sbirch
sbirch 0
OK, I will chime in on the materials usage question. The incidents of turbine failure are low enough to where the use of the high-priced titanium outside the hot section was deemed unnecessary. While the United 83 DC-10 incident was a catastrophic failure of that turbine, it is critical to understand that it was a failure of the #3 engine attached directly to the fuselage that caused the severing of the hydraulics (an armchair design flaw). The inner linings of all turbine engine cowlings of this and subsequent eras are lined with kevlar to protect from high velocity ejection. As you noted here, blades spinning at 2000+RPM failed to cause damage to the fuselage, thus the design worked. Same with the Quantas that suffered no fuselage damage with a complete denigration of the powerplant. Hope that provides some insight.
a6n6d6y
andy talty 0
united 232 and number 2 engine
chalet
chalet 0
The price of titanium reached unprecedented levels some 10-15 years making it impossible to use, only the military were able to use it in their expensive weapons systems. However the price now is much much lower so this is not an issue. Indeed, Mr. Murphy has a tendency to show up at the most inappropriate moments but good engineering is capable to put him at bay, 99% of the times.
preacher1
preacher1 0
Yeah, but it's that 1% that will bite you in the butt. That is one reason I have always harped about the Airbus system possibly locking the pilot out of the loop if he tried to exceed the flight envelope. That little dab may be just what you need to pull your butt out of a crack and be the difference between recovering and crashing. IMHO
mdlacey
Matt Lacey 0
I thought it was that at least the planes of the fan blades and maybe of the compressor blades were armored within the engine, but that those of the turbine blades are not due to weight necessary to contain the higher energy blades. Unfortunately AE 521 was 13 years ago so the memory is a little fuzzy.
LenSmetona
Len Smetona 0
Hi chalet,
There is consideration given to turbine failurs. The geometrical plane that turbine is in is not supposed to intersect with any critical part of the airplane, including the pressure vessel (cabin). If it does, there needs to be distance, or, a puncture proof material surrounding the turbine. Titanium is nice, but there are other materials today, like composites. Note that this covers the turbine, the hot part of the engine, the most highly stressed part, but not cover the other big spinning parts, like the compressor sections. If something lets go in the front of the engine, it will likely go through the engine causing much mayhem, and there will be flying parts all over. Len S
chalet
chalet 0
Hi Len, I believe that in the Qantas 380 uncontained failure the parts that flew off the engine did indeed intersect critical elements such as the wing's leading edge, certain hydraulic lines and the fuselaje itself however due to some extraordinarily superb airmanship -and lady luck helped by having a total of 5 top noth captains inside the cockpit- they were able to save numerous lives. While not an expert on metallurgical matters however I would think that titanium is by far more resistant than Kevlar for containing failurees like this, would you agree.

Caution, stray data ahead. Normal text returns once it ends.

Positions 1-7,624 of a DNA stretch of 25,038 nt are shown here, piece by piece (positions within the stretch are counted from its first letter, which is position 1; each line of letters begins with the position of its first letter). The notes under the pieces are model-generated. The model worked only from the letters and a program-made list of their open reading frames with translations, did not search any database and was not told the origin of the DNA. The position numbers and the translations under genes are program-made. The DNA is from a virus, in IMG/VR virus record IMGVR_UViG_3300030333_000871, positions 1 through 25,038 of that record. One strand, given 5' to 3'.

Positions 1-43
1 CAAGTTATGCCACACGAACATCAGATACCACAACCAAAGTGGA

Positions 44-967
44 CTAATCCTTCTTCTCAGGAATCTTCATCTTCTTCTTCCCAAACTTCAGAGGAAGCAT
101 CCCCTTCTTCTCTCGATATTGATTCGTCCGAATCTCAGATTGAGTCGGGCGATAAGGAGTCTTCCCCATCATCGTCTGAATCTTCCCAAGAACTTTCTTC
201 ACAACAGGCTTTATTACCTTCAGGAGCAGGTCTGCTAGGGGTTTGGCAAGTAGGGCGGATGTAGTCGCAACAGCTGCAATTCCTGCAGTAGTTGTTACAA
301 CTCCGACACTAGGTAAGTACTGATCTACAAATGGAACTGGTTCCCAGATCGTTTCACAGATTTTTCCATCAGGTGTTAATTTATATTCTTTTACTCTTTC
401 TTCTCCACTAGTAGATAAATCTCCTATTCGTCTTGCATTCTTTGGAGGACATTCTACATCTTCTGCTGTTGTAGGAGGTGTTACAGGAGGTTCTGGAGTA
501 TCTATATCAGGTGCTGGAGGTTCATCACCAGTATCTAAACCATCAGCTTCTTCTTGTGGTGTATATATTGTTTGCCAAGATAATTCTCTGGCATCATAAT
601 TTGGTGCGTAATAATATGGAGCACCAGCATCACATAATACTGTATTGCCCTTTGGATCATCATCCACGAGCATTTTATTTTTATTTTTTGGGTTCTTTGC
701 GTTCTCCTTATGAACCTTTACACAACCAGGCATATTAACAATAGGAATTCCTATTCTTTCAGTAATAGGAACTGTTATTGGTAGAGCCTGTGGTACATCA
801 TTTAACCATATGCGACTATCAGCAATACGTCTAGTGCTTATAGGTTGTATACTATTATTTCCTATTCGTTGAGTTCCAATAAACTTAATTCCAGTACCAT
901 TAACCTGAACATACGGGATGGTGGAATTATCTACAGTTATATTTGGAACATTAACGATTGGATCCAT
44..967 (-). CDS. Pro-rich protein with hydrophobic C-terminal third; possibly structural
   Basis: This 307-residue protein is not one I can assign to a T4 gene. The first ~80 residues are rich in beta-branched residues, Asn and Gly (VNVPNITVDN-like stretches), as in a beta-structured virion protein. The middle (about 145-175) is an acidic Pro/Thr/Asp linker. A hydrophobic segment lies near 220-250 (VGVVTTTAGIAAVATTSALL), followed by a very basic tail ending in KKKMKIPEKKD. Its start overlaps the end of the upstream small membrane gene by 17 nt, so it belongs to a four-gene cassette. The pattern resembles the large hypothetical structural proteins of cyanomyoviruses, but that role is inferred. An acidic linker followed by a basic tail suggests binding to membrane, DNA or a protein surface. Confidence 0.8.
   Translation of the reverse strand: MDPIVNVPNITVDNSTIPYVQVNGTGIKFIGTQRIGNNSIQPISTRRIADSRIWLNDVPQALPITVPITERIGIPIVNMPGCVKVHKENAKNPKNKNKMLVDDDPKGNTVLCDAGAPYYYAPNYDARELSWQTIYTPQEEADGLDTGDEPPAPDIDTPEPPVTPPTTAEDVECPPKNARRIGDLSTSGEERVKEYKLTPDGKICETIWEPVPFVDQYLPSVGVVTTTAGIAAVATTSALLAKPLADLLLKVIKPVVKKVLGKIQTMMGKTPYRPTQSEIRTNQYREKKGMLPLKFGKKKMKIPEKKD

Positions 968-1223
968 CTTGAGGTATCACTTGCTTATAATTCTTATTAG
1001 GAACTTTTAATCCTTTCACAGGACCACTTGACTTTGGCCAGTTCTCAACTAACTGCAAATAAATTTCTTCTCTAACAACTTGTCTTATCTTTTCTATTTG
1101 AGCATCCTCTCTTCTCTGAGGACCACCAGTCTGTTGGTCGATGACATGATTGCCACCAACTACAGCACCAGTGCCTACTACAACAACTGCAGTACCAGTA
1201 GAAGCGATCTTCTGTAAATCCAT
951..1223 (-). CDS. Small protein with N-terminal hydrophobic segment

preacher1
preacher1 0
Well Chalet, like I said earlier about that 380; I think Airbus has some work to do in that area besides whatever Rolls Royce does on the engine as it is Airbus that designs the systems and where they are placed
mynewego
mynewego 0
It was actually, thats number one of 16 currently flying.
BoeingFan59
Troy Raiteri 0
Hmm by the looks of the damage and by the looks of the punctures. Seems to appear something may have blown up inside it.
HIZZHONER
Ed Wagner 0
How many hours were on that engine?
skuttlerats
Jeffrey Babey 0
Is this the reason why they're using 777-200LR/F for the Minneapolis to Narita flights lately? I miss seeing the 747-400's rotate out of KMSP every afternoon.
cs767capt
I bet the reason they switch equipment is wind related.The high alt winds increases/decreases at each season change.Another factor it the load factor,ie empty seats.Just my guesses. cs
SkyDelay
Ben Pittsley 0
That would have happened just about right over my house ;(
bishops90
Brian Bishop 0
NHRA Fuel class cars are required to have Kevlar safety blankets and restraint systems on their superchargers which are highly overdriven and could spew debris at high velocity for hundreds of feet. I think a similar blanket design COULD stop the debris from a hot section failure such as this, or at least slow it down enough to prevent the kind of airframe damage we saw on the A380 / RR failure.

As pressure ratios and inteternal temps get continually pushed higher in search of greater efficiency, these types of failures will become more common.
preacher1
preacher1 0
See SBirch's comment above from yesterday. According to him there is some Kevlar in there.
vfrflypacer
Tyler Johnson 0
Not at all, I think this machine was a classic, just notable that this appears to be the first 744... Just kind of neat... My first plastic 744 model was of N661US in NWA bowling shoe colors...